14. For large buildings often a control center is established to be able to oversee the lighting for the entire building. The host computer would have a layout diagram for each floor showing the public lighting. The building administrator would then be able to monitor and control everything from one central location instead of having to roam the entire building just to manage the lights.

Methods to Save Energy Through Lighting Control For Public Areas

The most visible public areas are the hallways, elevator lobbies, restrooms, outdoor lighting and the parking areas. In these places, if their lights are not managed then the only alternative is to leave them on all the time, this works against the effort to save on energy. In reality of course, these places can have different periods of activity, there is a period of high activity with lots of people and traffic, and also a period of low activity with few to no people about. If the lights are unmanaged, then there is no quality of service that is in effect. This article seeks to suggest some ways in which a quality of service can be put into place that is both reasonable and effective, which also helps to save energy at the same time.

With the addition of a lighting control system, the following points can be achieved:

  1. The time in public areas would be divided as peak, off-peak and no service periods.
    1. During peak periods, in order to get the best quality service, the lights should remain at their optimal operating condition, at this time, the local wall switches would not be allowed to operate. As such, there is no need to worry that the lights would be inadvertently turned off and thus affecting the qualify of service.
    2. During off-peak periods, saving energy is the most important consideration, at this time, there are few people about, and the lights can all be turned off or only some turned off, with the ability for local control, this way some form of energy saving can be attained. With some lights being turned off, only a minimal amount of lighting is retained to maintain some form of illumination. Local control is attained using wall switches or sensors that will automatically turn on the lights in the given space.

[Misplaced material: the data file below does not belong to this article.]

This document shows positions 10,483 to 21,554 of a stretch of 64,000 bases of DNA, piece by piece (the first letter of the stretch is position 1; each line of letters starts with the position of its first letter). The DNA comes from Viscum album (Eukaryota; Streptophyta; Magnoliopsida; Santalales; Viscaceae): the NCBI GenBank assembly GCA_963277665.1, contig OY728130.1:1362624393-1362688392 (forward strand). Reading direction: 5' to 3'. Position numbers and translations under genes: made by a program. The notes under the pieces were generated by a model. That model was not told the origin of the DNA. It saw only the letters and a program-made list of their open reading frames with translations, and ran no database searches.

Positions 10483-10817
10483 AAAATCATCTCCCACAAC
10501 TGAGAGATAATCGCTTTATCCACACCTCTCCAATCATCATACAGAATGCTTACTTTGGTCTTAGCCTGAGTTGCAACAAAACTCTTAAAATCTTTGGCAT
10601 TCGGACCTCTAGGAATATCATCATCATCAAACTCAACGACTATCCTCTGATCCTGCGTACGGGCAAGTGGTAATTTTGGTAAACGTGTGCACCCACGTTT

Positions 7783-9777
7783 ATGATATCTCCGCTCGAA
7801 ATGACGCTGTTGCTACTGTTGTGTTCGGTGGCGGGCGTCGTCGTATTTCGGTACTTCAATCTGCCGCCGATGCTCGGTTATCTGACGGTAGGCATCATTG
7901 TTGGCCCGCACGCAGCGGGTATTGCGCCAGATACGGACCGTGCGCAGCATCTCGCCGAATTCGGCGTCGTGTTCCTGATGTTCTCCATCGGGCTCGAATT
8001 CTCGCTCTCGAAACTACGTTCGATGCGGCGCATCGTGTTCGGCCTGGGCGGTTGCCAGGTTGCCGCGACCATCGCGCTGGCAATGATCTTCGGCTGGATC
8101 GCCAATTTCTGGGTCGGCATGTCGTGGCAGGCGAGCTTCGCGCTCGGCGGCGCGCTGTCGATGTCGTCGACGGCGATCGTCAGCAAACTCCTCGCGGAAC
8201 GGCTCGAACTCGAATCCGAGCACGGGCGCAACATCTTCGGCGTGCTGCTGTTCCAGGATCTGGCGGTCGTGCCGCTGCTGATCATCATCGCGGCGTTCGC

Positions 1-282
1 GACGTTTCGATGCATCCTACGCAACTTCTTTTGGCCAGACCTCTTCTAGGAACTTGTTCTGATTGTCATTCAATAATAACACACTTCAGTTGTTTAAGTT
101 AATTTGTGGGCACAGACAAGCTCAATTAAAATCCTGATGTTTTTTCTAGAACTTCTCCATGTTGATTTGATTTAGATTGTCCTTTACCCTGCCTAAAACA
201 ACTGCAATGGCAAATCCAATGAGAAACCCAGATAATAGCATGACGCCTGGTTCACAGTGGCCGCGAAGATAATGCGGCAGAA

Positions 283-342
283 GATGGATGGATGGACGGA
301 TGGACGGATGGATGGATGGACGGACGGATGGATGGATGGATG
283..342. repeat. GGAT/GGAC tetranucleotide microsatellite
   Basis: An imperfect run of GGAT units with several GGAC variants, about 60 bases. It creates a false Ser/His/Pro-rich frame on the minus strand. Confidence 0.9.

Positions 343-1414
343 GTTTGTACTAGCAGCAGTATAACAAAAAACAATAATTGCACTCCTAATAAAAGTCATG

3. During periods of no service, as when offices and business are closed, all the public lighting are off except for the signage and basic lights.
  2. The lighting can be varied depending on the time and place. The changes should be easy and safe to do.
    • Offices and commercial spaces can be divided into different time segments based on activity. Work days and holidays, peak and off-peak periods all have differing levels of activity. Even in any given building, different rooms or spaces with different purposes would have different time segments as well. At different times, different lights would need to be lit or dimmed, all of which can be achieved automatically with a scheduled timer control. Such a schedule should be easy to modify to accommodate temporary and extemporaneous changes, ideally it should be possible to do online and through a web interface. The administrator then won’t even need to go to the equipment room, thus the entire process is not only convenient but also safe.